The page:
Breaking Bad and the War on Drugs

A video made by the Brave New Foundation and titled ‘What Breaking Bad Reveals About the War on Drugs‘ is making the rounds these days. It is brief, well worth a watch,  and made up of rapidly edited clips from the show. It features the following  screen legends–designed in Breaking Bad’s trademark ‘chemical elements letters’ style–that successively make its central points:

The War on Drugs Doesn’t Stop Drug Use

It Just Creates More Violence

And Enriches Drug Lords

Want Safer Streets?

End the Failed War on Drugs

The folks at BNF have it right.

Walter White would never have thought he could make a fortune and provide for his family without his knowledge of the contours of the illegal black market in crystal meth. That drug–like many others–is expensive because it is illegal and ‘scarce’; it promises huge profit margins–its expected payoffs–to those who traffic in it because of this particular peculiarity in its economic standing, And those who deal in it, who distribute it–Krazy 8, Gus Fring, the Mexican cartels–do not appreciate competition, whether it be in the form of law-enforcement agents or rival manufacturers and distributors. The greater the risk involved in bringing the drug to market, the greater the constriction on demand, and correspondingly the greater the price users are willing to pay and dealers to charge. The resultant profits will then be defended ruthlessly, by any means possible; competitors may sometimes, in the best case scenario, be forced out  because of the superior quality of the ‘product’, like Heisenberg’s ‘blue‘, but occasionally that won’t be enough; they may need to eliminated too.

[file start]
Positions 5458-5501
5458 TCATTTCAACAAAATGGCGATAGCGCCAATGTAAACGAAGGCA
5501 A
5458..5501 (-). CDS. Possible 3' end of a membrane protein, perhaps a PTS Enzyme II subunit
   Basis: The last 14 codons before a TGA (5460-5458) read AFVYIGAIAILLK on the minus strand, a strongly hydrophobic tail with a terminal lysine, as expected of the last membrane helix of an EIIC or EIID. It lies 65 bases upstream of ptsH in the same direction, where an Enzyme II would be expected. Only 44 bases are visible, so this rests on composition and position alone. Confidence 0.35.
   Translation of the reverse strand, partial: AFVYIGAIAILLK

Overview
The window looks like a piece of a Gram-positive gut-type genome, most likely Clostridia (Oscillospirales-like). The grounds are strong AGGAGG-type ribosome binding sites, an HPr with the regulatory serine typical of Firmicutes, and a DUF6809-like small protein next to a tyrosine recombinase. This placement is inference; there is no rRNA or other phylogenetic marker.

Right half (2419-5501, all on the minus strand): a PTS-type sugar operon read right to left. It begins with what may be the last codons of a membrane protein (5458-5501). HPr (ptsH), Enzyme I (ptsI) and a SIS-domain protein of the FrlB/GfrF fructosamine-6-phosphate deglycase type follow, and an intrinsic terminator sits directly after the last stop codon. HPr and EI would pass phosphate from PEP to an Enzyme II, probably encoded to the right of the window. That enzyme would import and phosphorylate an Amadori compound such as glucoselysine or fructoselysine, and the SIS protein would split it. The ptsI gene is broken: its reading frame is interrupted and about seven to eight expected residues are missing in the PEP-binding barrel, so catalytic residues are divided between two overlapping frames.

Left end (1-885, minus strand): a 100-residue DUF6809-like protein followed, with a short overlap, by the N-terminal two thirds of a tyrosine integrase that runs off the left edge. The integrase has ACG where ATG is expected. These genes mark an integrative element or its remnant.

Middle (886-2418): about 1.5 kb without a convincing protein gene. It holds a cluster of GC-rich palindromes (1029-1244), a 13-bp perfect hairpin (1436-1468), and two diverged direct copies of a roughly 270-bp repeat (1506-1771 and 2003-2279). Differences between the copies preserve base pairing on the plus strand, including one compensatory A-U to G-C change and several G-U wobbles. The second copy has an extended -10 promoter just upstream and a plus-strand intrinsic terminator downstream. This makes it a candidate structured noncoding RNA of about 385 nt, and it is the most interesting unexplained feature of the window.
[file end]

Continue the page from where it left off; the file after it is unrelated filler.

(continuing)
And sometimes, it may not be enough to just kill off a rival; sometimes it may be necessary to scare off any future ones. In that case, the violence might need to be ratcheted up, turned up a notch, made more lurid and gory, to drive home the message that here be dragons: this is dangerous territory, you would do best to stay out, to ‘tread lightly.’

Those who oppose the illegal trade–the DEA and Hank Schrader for instance–are ruthless themselves; they will skirt constitutional limitations on police power if need be. Promotions and careers hinge on it; quotas are in place; reputations rest on it. Nothing will be allowed to get in the way of these imperatives. Municipal budgets might shrink; city services might decline; but funding for combating the ‘scourge’ of drugs must maintain an upward trajectory.   The meth-heads Breaking Bad sometimes let us glimpse in its early seasons have few avenues for treatment available to them; the war has turned them into criminals, not patients.  And there’s no money for them anyway; if drugs are going to be ‘fought’ it will happen via the handcuff, the gun, the arrest, not the counselor and the clinic.

Breaking Bad, like The Wire, is not just a complicated morality tale: it is a damning indictment of the war on drugs.

Note: In a future post, I will take a closer look at The Wire. Much has been written already about its positioning within the anti-war-on-drugs debate, but I hope there is still something to be said there.

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